Rising food costs are leading consumers to pivot away from shopping at food and beverage stores to less costly general merchandisers instead, Statistics Canada reports.
General merchandise is classified as a large department or discount store, which includes retailers such as warehouse clubs and supercentres, StatCan said in its report published Wednesday.
The shift aligns with changing consumer trends resulting from food inflation, such as a decrease in the volume of food purchased and reducing shopping at pricier food and beverage stores.
“While food inflation has eased in recent months—falling out of double-digit territory in March and April 2023—prices for many grocery items have continued to increase month after month and, on balance, are 20% above levels reported two years earlier,” the report by StatCan says.
Food sales at food and beverage stores prior to the COVID-19 pandemic accounted for 73 per cent of all retail food purchases, the agency reports. During the pandemic years, food sales at general merchandise stores increased from 21.6 per cent in early 2021 to 25.9 per cent in late 2022.
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While purchasing at food and beverage stores has decreased overall, the country’s largest grocers continue to post profits.
Loblaw beat Wall Street expectations for second-quarter revenue and profit, maintaining its annual profit forecast growth in the low double digits, according to its latest earnings report Wednesday.
The company’s revenue rose 6.9 per cent to $13.74 billion in the quarter that ended June 17, compared with analysts’ average estimate of $13.63 billion, according to Refinitiv data.
Its profit rose by 31.3 per cent to $508 million for the quarter.
Food inflation continues to soar
StatCan’s latest Consumer Price Index report for June released last week showed that while the overall annual inflation rate cooled to 2.8 per cent last month, prices for food bought at the grocery stores continued to rise at a pace of 9.1 per cent year over year.
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StatCan said the biggest contributors to food inflation in June were meat (up 6.9 per cent), bakery products (up 12.9 per cent) and dairy products (up 7.4 per cent). The agency also pointed to a 30 per cent month-to-month jump in prices for grapes as pushing the price of fresh fruit up 10.7 per cent annually.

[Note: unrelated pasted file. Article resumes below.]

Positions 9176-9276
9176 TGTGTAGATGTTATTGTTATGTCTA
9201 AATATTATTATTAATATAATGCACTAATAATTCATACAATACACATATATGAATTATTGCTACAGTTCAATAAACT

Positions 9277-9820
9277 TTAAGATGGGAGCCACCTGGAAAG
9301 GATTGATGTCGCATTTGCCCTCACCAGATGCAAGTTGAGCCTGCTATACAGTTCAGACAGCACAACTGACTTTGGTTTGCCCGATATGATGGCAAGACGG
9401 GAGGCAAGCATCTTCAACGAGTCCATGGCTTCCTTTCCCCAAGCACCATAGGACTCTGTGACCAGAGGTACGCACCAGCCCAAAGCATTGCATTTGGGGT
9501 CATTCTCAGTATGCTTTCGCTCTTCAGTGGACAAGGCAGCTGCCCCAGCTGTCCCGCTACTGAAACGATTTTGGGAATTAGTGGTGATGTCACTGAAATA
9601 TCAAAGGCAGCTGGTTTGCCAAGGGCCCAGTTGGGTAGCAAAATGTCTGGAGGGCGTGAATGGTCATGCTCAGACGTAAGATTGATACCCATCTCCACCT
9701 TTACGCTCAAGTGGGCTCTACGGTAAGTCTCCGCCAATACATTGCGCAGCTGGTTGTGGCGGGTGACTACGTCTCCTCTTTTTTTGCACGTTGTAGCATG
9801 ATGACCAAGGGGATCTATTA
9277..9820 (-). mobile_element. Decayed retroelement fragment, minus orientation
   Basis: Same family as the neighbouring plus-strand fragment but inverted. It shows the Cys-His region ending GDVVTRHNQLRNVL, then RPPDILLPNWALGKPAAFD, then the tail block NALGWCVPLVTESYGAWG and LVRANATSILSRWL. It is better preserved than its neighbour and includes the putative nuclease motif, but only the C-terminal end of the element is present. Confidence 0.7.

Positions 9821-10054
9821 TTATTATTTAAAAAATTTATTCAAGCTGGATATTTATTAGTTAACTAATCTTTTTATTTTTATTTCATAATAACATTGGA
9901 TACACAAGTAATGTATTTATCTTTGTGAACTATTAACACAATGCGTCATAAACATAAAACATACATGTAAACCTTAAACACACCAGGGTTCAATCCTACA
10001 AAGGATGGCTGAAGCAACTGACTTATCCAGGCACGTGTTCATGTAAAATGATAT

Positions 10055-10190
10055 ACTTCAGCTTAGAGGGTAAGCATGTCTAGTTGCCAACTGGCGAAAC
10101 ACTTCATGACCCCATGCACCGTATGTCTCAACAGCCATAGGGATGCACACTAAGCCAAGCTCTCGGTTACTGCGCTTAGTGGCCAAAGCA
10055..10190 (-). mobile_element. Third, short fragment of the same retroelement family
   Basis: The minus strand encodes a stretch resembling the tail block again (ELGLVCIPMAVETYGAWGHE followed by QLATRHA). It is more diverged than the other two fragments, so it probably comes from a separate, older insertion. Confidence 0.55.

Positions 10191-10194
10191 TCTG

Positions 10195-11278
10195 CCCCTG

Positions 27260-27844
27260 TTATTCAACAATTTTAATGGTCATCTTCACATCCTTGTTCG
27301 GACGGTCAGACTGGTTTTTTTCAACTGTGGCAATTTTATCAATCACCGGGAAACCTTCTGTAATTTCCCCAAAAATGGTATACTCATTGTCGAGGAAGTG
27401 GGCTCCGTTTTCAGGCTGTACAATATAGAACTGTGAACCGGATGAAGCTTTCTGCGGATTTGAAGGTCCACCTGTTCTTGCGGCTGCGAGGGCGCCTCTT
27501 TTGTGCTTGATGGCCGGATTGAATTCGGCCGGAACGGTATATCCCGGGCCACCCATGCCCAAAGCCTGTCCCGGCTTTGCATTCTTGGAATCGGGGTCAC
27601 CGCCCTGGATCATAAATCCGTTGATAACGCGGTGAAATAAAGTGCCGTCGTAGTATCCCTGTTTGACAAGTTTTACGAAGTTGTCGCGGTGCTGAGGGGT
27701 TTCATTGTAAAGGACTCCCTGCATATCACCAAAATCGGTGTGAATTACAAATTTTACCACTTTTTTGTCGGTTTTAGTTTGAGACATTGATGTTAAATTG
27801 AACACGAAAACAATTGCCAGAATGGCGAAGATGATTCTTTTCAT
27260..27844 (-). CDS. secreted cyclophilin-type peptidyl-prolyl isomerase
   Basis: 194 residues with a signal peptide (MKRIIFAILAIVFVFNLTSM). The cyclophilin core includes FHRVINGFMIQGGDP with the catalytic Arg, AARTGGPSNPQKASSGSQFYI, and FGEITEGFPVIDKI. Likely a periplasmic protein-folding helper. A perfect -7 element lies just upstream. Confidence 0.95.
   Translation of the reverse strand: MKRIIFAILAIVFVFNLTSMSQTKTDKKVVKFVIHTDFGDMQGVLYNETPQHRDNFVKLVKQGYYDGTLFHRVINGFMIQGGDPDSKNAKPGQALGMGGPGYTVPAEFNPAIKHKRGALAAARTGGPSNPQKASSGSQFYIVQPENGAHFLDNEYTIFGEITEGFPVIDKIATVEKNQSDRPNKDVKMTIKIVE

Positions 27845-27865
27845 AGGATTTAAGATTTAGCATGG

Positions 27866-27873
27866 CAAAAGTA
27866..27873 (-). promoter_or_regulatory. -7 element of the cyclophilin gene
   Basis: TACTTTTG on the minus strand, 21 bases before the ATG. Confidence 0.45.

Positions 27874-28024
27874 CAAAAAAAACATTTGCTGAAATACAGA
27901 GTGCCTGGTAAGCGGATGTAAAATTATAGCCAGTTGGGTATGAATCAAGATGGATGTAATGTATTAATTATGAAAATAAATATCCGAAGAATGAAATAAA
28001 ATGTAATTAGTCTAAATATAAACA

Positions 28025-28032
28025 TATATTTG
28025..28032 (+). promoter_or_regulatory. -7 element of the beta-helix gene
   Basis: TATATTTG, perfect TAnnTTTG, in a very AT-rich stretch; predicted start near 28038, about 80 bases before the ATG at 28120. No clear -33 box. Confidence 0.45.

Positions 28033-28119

Persistent food inflation in Canada is set to face more challenges in the months ahead. Last week Russia allowed the collapse of the Black Sea grain deal, which enabled the peaceful flow of wheat products from Ukraine and Russia to international markets.
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Eleven million Canadians received a “grocery rebate” from the federal government at the start of the month alongside July’s GST tax credit payment.
The rebate was introduced as a way to compensate Canadians for higher grocery prices due to inflation, though recipients could spend it on anything.
The federal government also provided a similar payment last fall in what it said was an effort to blunt the effect of high inflation on low- and modest-income families.
StatCan said in its report that decreased purchasing at food and beverages stores may also partly be due to “other emerging trends that are harder to assess, for example the rising popularity of meal-prep kits delivered to the home, an increased use of coupons, switching only certain purchases from one store to another, or reducing food waste.”
— with files from Global News’ Craig Lord and Reuters.
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